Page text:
I have fired off millions of rounds in games over my gaming life. I have killed some number of virtual people that’s perhaps in the region of one tenth of that.
I have gone to a real life shooting range twice and discovered I’m a pretty good shot with a pistol. I also discovered that the gun is a tool that you need to learn how to safely opeate.
Receiver is a game that brings these two separate things together. Astonishingly, as far as I know it’s the first game to take this approach. It’s simple, more a toy or an experiment than a game, really: you’re given a random gun out of a couple of different models and tasked with finding a set of randomly hidden tapes in a randomly created building. A group of robots are on watch, out to kill you on sight. A single hit kills you and resets your progress. This game part of the whole is not very interesting nor good – the game was created in seven days and this is where it shows.
The point of Receiver isn’t that game. The point is what you’re doing in the game, which is operating a gun. The developer, Wolfire, has gone to unprecedented detail in how the gun is handled and in doing so discovered something profound about our relationship with virtual tools – and, yes, especially our virtual guns.
Instead of hitting “R” to reload a gun, you need to eject the magazine, hold it out, holster your weapon and insert bullets into the magazine one by one. Once done, you manually insert the magazine.
There is a separate button for all of these operations. On your first attempt you’re likely going to just drop the magazine on the floor. The game doesn’t tell you how it all works, you’re supposed to work it out on your own. (It does highlight the sensible options at any moment.)
After minutes of fumbling, you get pretty good at this. You’re going to be unnaturally fast, a virtual gunman, in no time, but it still feels like the real thing – like manipulating a magazine and preparing a gun for firing really feels like. They’ve managed to make a meaningful experience out of that most banal of all videogame activities; the reloading of the gun. Under stress, it’s very difficult indeed to recall how it was all done.
Instead of pointing a cursor at a guy and clicking to kill it, your mouse moves your gun hand (if holding the gun in ready position). You align the target using the gun’s sights and pull the trigger, perhaps hitting your target. It’s often hard to tell if you’ve even hit as there’s a loud report and your gun is jerked upwards and you need to re-orient before firing again. Sometimes a bullet misfires and you have to clear it by pulling back the slide and checking the chamber. All this, too, gets fast with practice.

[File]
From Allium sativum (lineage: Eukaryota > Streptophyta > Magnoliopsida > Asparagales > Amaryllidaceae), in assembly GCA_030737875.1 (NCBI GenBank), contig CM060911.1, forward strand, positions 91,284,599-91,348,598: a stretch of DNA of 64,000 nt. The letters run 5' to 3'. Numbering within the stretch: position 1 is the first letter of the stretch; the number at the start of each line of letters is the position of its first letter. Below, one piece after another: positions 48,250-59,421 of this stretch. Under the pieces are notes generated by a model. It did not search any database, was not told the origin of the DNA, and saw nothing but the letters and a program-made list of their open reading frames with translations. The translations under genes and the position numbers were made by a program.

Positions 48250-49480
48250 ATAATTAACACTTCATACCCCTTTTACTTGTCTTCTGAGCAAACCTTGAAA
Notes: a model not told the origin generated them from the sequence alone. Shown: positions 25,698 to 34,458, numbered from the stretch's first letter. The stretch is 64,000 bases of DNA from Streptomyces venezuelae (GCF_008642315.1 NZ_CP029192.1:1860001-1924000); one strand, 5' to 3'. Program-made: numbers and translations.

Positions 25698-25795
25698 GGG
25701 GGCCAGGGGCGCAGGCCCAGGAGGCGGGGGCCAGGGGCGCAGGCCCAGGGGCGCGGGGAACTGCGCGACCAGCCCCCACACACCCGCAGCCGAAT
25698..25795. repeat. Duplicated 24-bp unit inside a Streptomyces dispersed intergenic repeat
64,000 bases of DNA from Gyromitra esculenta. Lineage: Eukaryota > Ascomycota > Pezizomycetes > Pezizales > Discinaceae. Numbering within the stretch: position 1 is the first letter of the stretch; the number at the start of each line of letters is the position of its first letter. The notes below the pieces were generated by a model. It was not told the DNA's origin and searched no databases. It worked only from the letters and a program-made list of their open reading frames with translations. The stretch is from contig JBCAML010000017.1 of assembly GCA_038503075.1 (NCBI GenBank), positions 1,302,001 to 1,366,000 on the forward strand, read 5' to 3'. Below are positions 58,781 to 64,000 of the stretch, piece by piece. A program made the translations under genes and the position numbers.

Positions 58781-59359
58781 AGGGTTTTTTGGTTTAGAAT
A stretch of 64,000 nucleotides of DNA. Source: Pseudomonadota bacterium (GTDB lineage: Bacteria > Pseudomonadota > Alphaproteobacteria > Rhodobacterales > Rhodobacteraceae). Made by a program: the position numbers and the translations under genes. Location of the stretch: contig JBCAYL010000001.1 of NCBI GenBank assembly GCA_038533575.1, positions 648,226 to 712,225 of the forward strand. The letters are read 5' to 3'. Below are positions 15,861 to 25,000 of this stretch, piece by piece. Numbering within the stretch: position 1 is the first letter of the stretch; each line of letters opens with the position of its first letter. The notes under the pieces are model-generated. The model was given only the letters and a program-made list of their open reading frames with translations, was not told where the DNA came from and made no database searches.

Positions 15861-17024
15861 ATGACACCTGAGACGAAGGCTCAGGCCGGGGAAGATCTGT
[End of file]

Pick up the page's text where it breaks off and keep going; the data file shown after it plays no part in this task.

Interesting things happen when so much attention is paid to operating the gun.
It becomes a meaningful skill. You get enjoyment out of operating the firearm, much like you do in real life. You might argue this is a perverse enjoyment and I wouldn’t object, but it feels profoundly good to get good at something so core to many videogames, but on a much deeper level. Encountering a new gun is interesting as you want to see how it feels to operate it.
The act of shooting becomes deliberate, not automatic. Even after you get good at the act, just because there’s so many steps to it and so much skill involved, you have an understanding of what you’re doing.
The gun itself gains weight. You stop think about it in terms of gameplay value or statistics. Exactly as in real life, you start to think about it as a lethal tool designed to destroy whatever is in front of the barrel. Having the gun makes you feel powerful, but also somewhat scared of that power in your hands.
Receiver makes you think about what else is so automatic in games, yet could be laden with meaning if more attention was paid to it. Receiver actually goes further than just the gun – running is simulated by pressing buttons alternatingly to pound the ground. It feels somewhat like running, unlike just pressing “W” does. (You can’t operate the gun while running.) Might a brawl be somehow simulated in real time using a more involved system than what you see in fighting games? Could sneaking be made more active and skill-based? What about talking?
I would be very interested to see a more fully fleshed game made with this kind of gun manipulation. Learning to operate a gun in Receiver essentially prepares you for shooting a real gun and you could argue it would be a disturbing murder simulator and if they were humans you were shooting, I might agree. Regardless, something like Metro 2033, Stalker or Far Cry 2 would be very interesting with this logically extreme dedication to gun fetishism.